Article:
The Hiram M. Chittenden Locks in Seattle, have been moving boats and other vessels from the Puget Sound to Lake Washington and beyond since 1917. The Army Corps of Engineers built and maintains the locks, garden, grounds and buildings. To the east of the locks is Salmon Bay, a freshwater bay connecting to the rest of the freshwater bodies including Lake Union and Lake Washington. To the west is Shilshole Bay, a saltwater bay which connects to the Puget Sound. Before the construction of the locks however, the waterway from Lake Union was only a small creek and Lake Union and Lake Washington were not connected either. Two cuts were created, the Fremont cut and the Montlake cut to connect it all together. Lake Washington was then lowered to the same level as Lake Union, about 9 feet. This changed the landscape which was discussed in the previous post: Marsh Madness:: Marsh & Foster Islands and ‘the Fill’.There are two locks, a smaller and larger one used depending upon the current traffic need. The locks move ships, from kayaks to barges up and down 26 feet, the largest taking only 10-15 minutes. Every year over a million tons of cargo move through the locks. It was historically built to aid in the transportation of goods although today, there are by far more ‘pleasure’ boats than commercial vessels.The meeting of salt and fresh water makes the locks rather complicated and requires several preventative measures to keep the salt water out of the fresh water lakes. This also makes the locks a unique underwater ecosystem where many species which would not otherwise ever meet, mingle together. Aquatic life in the locks, including wolf eels, sea urchins, trout and lamprey all have been found there. The most well-known of the aquatic life however, is of course the migrating salmon.On the other side of the locks is a fish ladder and smolt flumes, or slides. The original fish ladder was constructed in 1916 but replaced in 1976 once knowledge of fish ladders had improved, to add more steps as well as a viewing gallery. This ladder is unique because it’s one of the few where fresh water meets salt water. The smolt flumes were added to aid in the difficulty the salmon were facing in passing through the locks and now they act like a waterfall away from the locks. Some of the young fish simply fall out with the water flow while others shoot out above the stream, wildly flapping in the air before plunging into the water below. This outmigration of smolt is the largest of it’s kind in the lower forty-eight with up to four million smolt. These modern changes have been successful and it’s been estimated that 80% of adult salmon use the fish ladder over the locks, while 90% of the smolt use the flumes.The Carl S. English Jr. Botanical Garden is the result of a gardener hired in 1931 to transform a graveled area of the grounds, to an English estate style garden. An expert horticulturist and botanist, Carl S. English Jr. traveled and corresponded with botanists around the world, and with the aid of the captains of ships passing through the locks, amassed a significant collection of plants. One of the most impressive acquisitions was the dawn redwood, which he was among the first to receive seeds in the United States. Currently eight are still growing throughout the garden. The seven acre garden boasts 573 species of plants, many exotic from locations including Thailand, China, Japan, South America and New Zealand and many grown from seeds. However, Carl also appreciated the plants native to the West Coast and included many native conifers in the garden. Among the plants found in the garden include Mexican pine from Mexico, Darwin barberry from Argentina and Chile, Indian horse chestnut from the Himalayas and the California wax myrtle from the west coast of the United States.The gardens are also full of many flowering beds which in turn are full of a variety of insects. During my visit I watched many bumble bees, mason bees, mimic flies and species of flies and bees among the variety of flowers. I found a couple different species of lady beetles among the border beds as well and one plant I saw had leaves full of galls. The gardens were also alive with bird songs and there are many bird houses throughout the garden. A small pond sat hidden among a group of trees and stumps were placed throughout the garden. The garden is a nice example of a traditional style English garden with added habitat value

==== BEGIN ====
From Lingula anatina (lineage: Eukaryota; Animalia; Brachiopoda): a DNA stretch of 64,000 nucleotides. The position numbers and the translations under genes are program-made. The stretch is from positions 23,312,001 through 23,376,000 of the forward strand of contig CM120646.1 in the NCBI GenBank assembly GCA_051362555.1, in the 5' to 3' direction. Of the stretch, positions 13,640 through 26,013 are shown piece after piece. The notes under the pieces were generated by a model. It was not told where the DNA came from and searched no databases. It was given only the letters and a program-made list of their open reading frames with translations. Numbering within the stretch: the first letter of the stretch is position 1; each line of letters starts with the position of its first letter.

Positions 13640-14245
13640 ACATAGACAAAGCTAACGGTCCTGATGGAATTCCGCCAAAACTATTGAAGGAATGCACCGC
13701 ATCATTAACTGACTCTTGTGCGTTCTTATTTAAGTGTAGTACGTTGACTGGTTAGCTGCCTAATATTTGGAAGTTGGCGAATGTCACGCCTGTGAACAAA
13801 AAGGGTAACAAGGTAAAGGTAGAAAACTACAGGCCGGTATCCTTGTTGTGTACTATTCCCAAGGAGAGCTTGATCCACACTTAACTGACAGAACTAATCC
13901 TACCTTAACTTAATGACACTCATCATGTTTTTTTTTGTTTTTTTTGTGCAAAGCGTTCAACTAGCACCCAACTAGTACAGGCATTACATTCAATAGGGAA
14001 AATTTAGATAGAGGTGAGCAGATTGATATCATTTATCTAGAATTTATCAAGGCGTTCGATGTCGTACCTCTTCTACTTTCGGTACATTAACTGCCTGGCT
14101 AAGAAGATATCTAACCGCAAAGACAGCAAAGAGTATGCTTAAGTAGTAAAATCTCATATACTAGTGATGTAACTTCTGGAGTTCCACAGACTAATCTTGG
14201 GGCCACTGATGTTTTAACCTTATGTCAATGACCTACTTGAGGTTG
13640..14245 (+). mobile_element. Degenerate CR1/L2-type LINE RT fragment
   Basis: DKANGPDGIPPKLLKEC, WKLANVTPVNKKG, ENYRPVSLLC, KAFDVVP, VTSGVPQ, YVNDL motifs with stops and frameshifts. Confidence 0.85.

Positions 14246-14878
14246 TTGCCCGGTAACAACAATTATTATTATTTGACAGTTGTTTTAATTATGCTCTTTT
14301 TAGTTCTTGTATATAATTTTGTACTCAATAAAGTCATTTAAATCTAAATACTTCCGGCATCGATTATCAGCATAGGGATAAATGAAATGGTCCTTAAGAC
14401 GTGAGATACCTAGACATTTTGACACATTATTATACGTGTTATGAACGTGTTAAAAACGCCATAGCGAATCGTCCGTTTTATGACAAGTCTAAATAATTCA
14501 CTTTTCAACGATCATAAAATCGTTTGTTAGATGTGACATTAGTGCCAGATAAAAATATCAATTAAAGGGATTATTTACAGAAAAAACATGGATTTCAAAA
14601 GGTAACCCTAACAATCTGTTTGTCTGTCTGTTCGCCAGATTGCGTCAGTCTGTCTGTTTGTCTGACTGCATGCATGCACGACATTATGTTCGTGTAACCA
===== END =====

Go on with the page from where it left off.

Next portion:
A Fun Blend of City and Nature Touring